Tunisian Prime Minister Habib Essid scrambled Saturday to boost security as thousands of foreign tourists fled the country, following a terrorist attack at a seaside resort.
Essid ordered army reservists deployed at hotels and other tourist sites, and he said some 80 mosques in the North African country known for radical preaching would be shut down.
At least 38 people were killed and dozens more were wounded Friday when a young Tunisian militant disguised as a tourist opened fire on a private beach and other facilities of the five-star Imperial Marhaba Hotel in Sousse. The beach, crowded Friday with European and regional tourists, was empty Saturday, blocked off by police tape.
Tunisia's health ministry said Saturday that it had identified the bodies of 17 people from Britain, Germany, Ireland, Belgium and Portugal. It was still trying to identify others shot dead in their beach attire.
The terrorist attack in Tunisia was one of three Friday.
More than 20 people were killed when a suicide bomber in Kuwait struck a crowded Shi'ite mosque as Muslims worshipped during the holy month of Ramadan. In southern France, a man stormed an American-owned chemical plant, decapitating one person and defacing the body with Arabic writings while trying to blow up the facility. A suspect is in custody.
In a statement Friday, the White House described the assaults as heinous. Other world leaders, including U.N. Secretary-General Ban Ki-moon and European heads of state, also condemned the attacks.
In a Twitter statement, Islamic State extremists took credit for the attack on the Tunisian resort and named the gunman as Abu Yahya al-Qayrawani. The Sunni group also claimed responsibility for the Kuwait mosque bombing.
U.S. officials said it was not clear whether all three attacks were planned and coordinated by the Syria- and Iraq-based extremists.
Christopher Chivvis, associate director of the International Security and Defense Policy Center at the RAND Corp., said it was important that the attacks were different in nature.
“For France, this shows that France is not only targeted by al-Qaida but also by Islamic State,” Chivvis said, referring to the Charlie Hebdo magazine attacks earlier this year that left 12 dead.
“The attacks in Tunisia are important because Tunisia is the final remaining linchpin of security in North Africa. It’s the only state that’s maintained a democracy after the Arab Spring," he said. "But the Islamic State clearly has it in its sights.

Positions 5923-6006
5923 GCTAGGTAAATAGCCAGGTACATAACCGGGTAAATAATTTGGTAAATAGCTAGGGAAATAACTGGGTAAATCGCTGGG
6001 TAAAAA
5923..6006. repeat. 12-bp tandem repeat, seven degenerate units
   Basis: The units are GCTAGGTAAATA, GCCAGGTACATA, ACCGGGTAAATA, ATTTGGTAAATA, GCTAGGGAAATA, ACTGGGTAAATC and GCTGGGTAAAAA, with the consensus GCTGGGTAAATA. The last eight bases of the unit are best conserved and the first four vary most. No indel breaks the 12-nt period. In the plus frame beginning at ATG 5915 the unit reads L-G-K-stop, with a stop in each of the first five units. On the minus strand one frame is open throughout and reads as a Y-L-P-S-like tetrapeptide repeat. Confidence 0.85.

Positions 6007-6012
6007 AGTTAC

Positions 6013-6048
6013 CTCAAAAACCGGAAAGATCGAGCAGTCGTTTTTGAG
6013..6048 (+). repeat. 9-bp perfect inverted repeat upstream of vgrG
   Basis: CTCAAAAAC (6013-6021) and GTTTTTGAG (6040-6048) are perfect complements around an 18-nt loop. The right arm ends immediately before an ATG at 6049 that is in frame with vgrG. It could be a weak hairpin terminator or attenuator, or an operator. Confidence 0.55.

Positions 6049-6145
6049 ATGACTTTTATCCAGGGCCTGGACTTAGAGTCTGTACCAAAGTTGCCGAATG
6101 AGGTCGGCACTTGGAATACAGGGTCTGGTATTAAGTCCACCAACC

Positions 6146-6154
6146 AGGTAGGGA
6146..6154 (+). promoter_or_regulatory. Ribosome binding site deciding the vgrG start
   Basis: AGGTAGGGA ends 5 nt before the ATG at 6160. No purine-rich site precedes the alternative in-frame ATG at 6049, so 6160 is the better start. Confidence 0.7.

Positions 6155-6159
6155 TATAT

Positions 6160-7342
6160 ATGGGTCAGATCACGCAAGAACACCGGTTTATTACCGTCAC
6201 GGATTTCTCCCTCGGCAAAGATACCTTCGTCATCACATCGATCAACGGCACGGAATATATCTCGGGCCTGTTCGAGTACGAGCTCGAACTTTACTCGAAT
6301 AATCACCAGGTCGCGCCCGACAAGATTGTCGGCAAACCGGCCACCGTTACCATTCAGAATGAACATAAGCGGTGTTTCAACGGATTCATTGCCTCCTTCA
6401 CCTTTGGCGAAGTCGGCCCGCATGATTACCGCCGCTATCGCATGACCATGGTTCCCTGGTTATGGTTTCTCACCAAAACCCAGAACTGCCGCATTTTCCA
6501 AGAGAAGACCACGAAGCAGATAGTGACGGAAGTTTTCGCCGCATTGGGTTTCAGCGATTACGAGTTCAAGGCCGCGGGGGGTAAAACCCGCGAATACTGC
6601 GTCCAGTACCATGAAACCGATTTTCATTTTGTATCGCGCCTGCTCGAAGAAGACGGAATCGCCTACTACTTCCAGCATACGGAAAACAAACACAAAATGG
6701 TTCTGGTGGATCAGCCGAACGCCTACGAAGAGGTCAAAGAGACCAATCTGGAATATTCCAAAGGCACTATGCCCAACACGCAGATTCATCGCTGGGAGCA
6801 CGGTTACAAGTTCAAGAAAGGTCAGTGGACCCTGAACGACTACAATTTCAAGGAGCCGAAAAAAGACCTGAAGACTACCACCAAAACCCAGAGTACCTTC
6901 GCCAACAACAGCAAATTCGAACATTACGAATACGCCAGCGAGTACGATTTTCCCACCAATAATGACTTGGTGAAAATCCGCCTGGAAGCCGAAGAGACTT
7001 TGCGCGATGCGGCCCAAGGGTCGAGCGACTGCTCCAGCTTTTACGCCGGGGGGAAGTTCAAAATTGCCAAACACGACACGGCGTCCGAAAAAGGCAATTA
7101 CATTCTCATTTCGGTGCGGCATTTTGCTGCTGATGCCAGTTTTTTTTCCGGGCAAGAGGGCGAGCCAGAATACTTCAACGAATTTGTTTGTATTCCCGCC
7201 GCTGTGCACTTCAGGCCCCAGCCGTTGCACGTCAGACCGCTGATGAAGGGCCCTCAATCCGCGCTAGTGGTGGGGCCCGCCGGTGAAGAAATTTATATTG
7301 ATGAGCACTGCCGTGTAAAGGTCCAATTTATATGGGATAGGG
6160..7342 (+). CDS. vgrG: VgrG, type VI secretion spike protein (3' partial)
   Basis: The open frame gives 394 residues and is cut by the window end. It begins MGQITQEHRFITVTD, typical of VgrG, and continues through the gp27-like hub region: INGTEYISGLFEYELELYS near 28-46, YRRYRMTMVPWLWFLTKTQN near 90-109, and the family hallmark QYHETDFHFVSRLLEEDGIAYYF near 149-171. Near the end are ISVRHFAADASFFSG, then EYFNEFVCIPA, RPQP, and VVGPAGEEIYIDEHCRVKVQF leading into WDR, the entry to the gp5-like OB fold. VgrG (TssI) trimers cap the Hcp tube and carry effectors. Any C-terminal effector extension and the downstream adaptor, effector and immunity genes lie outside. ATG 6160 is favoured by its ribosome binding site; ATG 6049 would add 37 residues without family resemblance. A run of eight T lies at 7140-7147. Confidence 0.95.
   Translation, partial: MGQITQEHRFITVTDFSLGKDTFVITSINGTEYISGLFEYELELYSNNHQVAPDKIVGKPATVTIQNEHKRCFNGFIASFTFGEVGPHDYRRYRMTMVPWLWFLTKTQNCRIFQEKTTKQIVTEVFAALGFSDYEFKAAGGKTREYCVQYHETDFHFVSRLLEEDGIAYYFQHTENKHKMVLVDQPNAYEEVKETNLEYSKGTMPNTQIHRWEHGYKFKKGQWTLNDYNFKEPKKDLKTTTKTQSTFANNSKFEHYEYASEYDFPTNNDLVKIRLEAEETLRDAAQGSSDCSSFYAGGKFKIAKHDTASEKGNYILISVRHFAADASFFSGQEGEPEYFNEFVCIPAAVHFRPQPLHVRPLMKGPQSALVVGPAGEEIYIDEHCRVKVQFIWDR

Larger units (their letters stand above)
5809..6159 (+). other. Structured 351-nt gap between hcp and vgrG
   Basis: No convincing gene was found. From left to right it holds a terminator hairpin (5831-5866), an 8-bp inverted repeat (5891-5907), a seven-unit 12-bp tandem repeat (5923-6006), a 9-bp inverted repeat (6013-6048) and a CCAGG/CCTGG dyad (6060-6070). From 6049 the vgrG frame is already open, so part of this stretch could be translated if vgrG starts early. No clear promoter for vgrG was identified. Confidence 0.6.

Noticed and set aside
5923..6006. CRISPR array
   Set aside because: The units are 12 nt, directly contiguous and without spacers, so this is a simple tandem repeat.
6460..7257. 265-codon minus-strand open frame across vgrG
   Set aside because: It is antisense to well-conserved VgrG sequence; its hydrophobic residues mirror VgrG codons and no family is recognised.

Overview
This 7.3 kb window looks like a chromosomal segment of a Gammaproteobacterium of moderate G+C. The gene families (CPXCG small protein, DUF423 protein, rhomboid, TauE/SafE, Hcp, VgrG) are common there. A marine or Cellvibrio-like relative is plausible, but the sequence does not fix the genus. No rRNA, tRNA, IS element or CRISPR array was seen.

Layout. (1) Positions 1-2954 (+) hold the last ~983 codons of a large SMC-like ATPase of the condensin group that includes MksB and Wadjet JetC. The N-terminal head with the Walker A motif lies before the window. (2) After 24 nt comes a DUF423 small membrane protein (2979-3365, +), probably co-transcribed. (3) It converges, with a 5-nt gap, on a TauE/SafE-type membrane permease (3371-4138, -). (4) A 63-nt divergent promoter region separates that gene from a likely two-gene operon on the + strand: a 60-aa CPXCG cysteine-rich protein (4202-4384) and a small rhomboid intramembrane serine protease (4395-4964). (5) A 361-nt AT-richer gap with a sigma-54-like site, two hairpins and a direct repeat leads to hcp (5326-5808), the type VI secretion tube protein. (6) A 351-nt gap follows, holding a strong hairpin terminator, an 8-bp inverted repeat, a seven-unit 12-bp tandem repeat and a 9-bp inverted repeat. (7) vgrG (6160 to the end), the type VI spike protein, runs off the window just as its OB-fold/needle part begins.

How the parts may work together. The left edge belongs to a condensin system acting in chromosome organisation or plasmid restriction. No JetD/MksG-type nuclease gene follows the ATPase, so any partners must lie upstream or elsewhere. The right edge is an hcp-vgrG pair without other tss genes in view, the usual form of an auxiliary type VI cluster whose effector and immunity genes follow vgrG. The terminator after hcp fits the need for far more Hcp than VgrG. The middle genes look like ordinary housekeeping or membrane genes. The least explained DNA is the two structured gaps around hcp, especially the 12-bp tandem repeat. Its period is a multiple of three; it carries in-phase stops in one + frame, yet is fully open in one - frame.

"And in the case of Kuwait, it’s obviously an important American ally in the region, so it should be a concern that it’s been targeted by the Islamic State."
Michael Pregent, adjunct lecturer on international security affairs at the National Defense University, said that while it would be a mistake to assume that all three attacks were coordinated by the Islamic State group, the group could easily claim credit.
“They’ve basically given license to anybody to claim affiliation with ISIS when they carry out a terrorist attack, even though there is no formal affiliation,” Pregent said, using one of the group’s acronyms.
“If you do anything in the name of ISIS, that’s good. ISIS doesn’t have to spend money on your operation, ISIS doesn’t have to coordinate it, ISIS doesn’t have to do anything, but they get credit for these things,” Pregent told VOA.
Many Islamic State experts had been expecting an Islamic State Ramadan offensive inside Iraq, possibly geared at fomenting a full sectarian war in the country.
Pregent said that because Iraqi forces and militias had ratcheted up their security for the holy month, the Islamic State group may have switched its focus to easier-to-hit soft targets abroad, such as the mosque in Kuwait.
Few strategic gains
Regardless of the horror factor of the three assaults, Pregent said the Islamic State group did not gain much strategically from the attacks.
He added that the violence did not compare with the 2005-06 Ramadan campaigns of its predecessor, al-Qaida in Iraq.
"It is not impressive compared to what al-Qaida was able to do. In 2005, you had 56 attacks a day in Baghdad, 56 attacks a day: car bombs, kidnappings, assassinations,” Pregent said.
Some material for this report came from AP, AFP and Reuters.
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